Jupiter reached opposition almost a fortnight ago, so the largest planet in the solar system is still very much centre stage in the March night sky. Currently shining at a conspicuous magnitude -2.5, Jupiter is therefore more than twice as bright as the brightest nighttime star, Sirius, sparkling low in the south as night falls.
In the telescope, Jupiter’s mighty equator presently spans 44.2 arcseconds in angular measure. This means that as seen through a telescope, a magnification of little more than 40x is required to enlarge it to the same size as the adjacent Moon appears to the unaided eye. At higher magnifications, and with good seeing, you will also see the planet’s Great Red Spot (GRS) tonight as it passes Jupiter’s meridian close to 8pm GMT.
All four of Jupiter’s large Galilean moons — Io, Europa, Ganymede and Callisto — are also well presented tonight. While you’re looking for the GRS, note that moons Io and Europa pass each other at 8:09pm GMT, separated by just three arcseconds. The changing relative positions of the moons will be fascinating to watch at high powers — if seeing permits, naturally.If you consult our interactive Almanac, you can obtain predictions of when the Galilean moons will pass in front of Jupiter (termed a transit), or when their inky-black shadows drift across the face of their parent planet — events called shadow transits; the latter are easier to view. For a summary of Jovian phenomena to see during the remainder of March, see this article.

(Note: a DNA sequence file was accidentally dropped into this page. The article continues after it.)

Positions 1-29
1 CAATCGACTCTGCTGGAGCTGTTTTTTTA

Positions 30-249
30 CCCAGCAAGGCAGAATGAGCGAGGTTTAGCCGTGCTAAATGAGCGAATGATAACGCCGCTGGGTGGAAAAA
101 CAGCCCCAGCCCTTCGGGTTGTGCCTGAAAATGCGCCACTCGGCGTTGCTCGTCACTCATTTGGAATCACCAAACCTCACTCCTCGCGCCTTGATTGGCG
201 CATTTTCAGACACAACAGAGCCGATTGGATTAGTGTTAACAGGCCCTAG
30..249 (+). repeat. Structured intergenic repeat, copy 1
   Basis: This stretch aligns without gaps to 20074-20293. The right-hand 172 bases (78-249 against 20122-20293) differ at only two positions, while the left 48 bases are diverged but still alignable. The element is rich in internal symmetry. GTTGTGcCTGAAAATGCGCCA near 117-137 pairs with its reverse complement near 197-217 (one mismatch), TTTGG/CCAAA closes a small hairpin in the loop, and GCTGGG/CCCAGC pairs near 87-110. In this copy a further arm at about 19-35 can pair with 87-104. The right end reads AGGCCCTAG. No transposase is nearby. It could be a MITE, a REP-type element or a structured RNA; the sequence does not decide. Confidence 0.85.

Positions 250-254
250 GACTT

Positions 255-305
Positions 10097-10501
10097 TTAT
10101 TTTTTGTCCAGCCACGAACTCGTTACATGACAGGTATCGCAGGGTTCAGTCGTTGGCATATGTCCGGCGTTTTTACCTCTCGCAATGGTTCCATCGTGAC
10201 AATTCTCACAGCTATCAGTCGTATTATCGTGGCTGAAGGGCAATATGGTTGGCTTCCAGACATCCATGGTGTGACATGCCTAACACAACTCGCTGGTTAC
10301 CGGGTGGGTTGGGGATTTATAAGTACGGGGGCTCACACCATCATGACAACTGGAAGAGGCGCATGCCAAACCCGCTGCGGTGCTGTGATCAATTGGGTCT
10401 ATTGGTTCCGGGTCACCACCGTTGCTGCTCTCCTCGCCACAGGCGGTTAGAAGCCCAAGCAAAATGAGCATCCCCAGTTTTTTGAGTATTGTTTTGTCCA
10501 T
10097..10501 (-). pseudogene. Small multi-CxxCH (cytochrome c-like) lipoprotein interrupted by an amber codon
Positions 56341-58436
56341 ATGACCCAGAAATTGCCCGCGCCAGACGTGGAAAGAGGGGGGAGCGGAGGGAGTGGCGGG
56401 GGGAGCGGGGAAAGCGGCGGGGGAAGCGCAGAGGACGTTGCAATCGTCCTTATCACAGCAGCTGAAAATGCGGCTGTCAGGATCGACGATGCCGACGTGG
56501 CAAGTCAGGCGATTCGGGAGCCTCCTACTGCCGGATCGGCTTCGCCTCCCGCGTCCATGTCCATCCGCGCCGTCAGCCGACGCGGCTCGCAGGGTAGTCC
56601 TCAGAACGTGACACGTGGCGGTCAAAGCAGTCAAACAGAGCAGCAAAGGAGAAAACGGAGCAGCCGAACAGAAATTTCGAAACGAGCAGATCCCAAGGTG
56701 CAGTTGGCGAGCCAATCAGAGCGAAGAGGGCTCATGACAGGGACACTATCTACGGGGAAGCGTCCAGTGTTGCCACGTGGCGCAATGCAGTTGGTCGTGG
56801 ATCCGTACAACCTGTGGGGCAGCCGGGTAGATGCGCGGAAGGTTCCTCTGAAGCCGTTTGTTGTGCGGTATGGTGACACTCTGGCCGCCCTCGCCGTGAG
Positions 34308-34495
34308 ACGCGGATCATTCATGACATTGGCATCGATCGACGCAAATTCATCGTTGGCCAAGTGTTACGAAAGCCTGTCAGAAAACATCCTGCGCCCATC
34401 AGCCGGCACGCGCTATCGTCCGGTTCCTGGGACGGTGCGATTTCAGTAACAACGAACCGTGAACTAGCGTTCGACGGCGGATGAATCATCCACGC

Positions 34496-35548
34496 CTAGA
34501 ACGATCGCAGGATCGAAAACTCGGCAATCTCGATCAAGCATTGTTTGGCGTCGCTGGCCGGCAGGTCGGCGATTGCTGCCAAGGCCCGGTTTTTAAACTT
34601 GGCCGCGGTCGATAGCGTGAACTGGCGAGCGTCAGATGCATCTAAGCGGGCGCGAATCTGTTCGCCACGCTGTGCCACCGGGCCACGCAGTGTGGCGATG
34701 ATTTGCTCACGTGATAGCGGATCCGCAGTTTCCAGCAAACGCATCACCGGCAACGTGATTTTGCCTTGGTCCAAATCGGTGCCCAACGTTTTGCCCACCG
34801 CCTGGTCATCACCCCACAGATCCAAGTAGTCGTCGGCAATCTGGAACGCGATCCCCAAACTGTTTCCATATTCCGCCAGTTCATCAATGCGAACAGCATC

As the night moves on, the angular separation of Jupiter and the Moon actually decreases owing to the latter’s rapid west-east orbit motion. As Tuesday arrives at midnight, the pair will be just three degrees apart as seen from the UK. By the time Jupiter and the Moon fade into the growing dawn twilight low in the west around 5am GMT for the centre of the British Isles, they will be closer still. If you’re an early riser Tuesday, when’s the latest that you can still see Jupiter with the naked eye?
Inside the magazine
Find out everything you need to know about observing Jupiter at its best and the other planets in the night sky in the March 2016 edition of Astronomy Now.
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